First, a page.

I can no longer remain silent about how people everywhere in western culture continue to misuse the word “myth,” equating it with terms such as “lie,” “rumor,” “falsehood” or “legend.”
Who cares? Well, park here with me for a moment.
The American Heritage Dictionary defines “myth” as “a traditional, typically ancient story dealing with supernatural beings, ancestors or heroes that serves as a fundamental type in the world view of a people, as by explaining aspects of the natural world or delineating the psychology, customs or ideals of a society.”
The psychologist Carl Jung suggested that myths were rooted in what he called the “collective unconscious.” a shared human experience spanning the centuries. Jung organized this collective unconscious into symbols and patterns he termed “archetypes,” expressed in our dreams, our religions, and our works of art. Myths, Jung claimed, have certain common features that illustrate a common humanity.
So, myth explains why we love the movies and certain books so much, captivated by stories such as Lord of the Rings, Harry Potter, Star Wars and The Matrix. Myths form the framework upon which rest many narratives from sacred works such as the Bible and the Koran (rather than get offended here, do the research!). Mythology and its archetypes surrounds us and inspire us, whether we realize it or not.
Kenneth Davis, author of the very reader friendly Don't Know Much About Mythology, adds that in the earliest days of humanity, “myths existed to convey essential truths. Myths, Davis added, “are about what make us tick. They are as old as humanity and as current as the news.”
But based on my observation, so many do not take the time to check the dictionary or consider the context before carelessly inserting “myth” into a conversation, a PowerPoint presentation or an authored work. Whether uttered by a blue collar worker, a physician, an MBA, a schoolteacher, or a newscaster–I am troubled (because of my respect for myth) by how prevalent it is to butcher the term while audiences simply nod in agreement.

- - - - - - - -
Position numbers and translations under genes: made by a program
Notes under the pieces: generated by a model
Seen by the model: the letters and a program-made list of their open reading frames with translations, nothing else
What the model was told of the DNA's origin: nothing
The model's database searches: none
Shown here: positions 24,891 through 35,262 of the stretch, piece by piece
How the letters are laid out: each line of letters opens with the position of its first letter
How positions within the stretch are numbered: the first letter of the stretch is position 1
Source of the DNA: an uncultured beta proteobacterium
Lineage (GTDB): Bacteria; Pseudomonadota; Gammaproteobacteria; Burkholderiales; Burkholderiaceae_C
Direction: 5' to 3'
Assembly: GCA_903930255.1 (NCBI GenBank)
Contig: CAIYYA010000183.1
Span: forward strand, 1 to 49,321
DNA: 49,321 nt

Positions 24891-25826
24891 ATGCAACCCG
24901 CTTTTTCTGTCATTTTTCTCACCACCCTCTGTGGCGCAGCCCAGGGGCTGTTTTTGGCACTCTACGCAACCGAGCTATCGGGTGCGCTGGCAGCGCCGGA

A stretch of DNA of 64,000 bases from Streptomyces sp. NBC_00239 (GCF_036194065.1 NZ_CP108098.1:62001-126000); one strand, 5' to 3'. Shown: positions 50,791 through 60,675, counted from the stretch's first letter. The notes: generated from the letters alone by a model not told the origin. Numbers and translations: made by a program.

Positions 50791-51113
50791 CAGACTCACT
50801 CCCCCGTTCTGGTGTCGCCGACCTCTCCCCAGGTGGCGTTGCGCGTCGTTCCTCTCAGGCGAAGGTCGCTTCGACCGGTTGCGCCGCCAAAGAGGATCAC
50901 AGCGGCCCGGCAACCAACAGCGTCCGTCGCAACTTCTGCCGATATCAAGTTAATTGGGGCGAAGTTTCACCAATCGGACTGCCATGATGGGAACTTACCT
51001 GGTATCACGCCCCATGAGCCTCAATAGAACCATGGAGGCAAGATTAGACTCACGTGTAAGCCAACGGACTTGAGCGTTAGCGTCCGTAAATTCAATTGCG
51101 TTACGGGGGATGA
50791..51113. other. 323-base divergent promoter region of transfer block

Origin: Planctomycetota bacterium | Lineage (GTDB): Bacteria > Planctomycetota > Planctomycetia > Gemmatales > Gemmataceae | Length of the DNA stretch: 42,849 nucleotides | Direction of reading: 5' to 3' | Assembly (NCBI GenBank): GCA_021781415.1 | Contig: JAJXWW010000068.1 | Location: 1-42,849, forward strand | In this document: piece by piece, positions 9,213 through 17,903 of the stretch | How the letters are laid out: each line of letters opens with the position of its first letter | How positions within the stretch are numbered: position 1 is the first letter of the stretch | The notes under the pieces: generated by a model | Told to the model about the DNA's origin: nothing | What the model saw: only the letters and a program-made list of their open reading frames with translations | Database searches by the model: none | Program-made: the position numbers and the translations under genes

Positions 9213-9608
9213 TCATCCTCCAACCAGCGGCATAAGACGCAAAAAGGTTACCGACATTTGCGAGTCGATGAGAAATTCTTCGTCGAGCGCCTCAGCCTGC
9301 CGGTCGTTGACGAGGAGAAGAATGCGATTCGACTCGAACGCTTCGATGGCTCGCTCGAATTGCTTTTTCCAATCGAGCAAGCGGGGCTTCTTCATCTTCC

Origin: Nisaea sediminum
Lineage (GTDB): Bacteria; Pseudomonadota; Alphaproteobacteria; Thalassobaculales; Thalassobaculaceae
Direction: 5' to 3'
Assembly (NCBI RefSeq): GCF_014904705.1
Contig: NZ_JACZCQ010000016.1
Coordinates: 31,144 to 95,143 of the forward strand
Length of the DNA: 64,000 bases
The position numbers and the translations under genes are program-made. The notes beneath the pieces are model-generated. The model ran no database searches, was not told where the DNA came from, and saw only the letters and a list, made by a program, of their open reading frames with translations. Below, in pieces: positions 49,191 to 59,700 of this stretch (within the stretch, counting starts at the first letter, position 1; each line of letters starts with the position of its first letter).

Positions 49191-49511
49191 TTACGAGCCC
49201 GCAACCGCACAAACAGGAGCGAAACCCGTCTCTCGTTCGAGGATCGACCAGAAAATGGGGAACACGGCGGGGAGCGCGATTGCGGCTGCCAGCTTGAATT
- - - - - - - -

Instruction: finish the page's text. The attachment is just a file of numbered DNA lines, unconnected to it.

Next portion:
If Davis is on target, then using the word “myth” when discussing something that is supposedly not true is to unwittingly declare that the item in question is, actually, essentially true! Oops. Most have no idea they are contradicting themselves when they say something along the lines of, “This rumor is a myth.”
It is simply sloppy word choice, quite rarely malicious but frequently found because we tend to make assumptions or adapt cliches without pausing for deeper reflection. This latter point–the prevalence of unexamined living–is a particularly western ailment that often keeps us stuck in mediocrity. In our fast-paced, information-overload culture we so often do not have a grasp of sacred, timeless concepts and a sense of our lives as part of a much larger, unfolding story.
But again, even while understanding and appreciating what “myth” means, who really cares if we get the term wrong most of the time? Seriously, does it do any harm?
I think it does; not the linguistic misdeed itself, but its revelation of the opportunities we miss due to insufficient examination and reflection. A true understanding of mythology and its archetypes can create much more self-awareness and other-awareness–leading, in my opinion, to stronger emotional intelligence and psychological health, more spiritual vitality, and more energy given to dialogue and bridge-building. The price of the lack of these dynamics is war, broken relationships, violent crime, staggering health costs, and perhaps even a floundering economy.
We are paying the price right now. Check your wallet.
More fully appreciating what makes all of us tick in tandem can only lead to a more solution-oriented, sustainable world. And our common humanity needs that world. Desperately.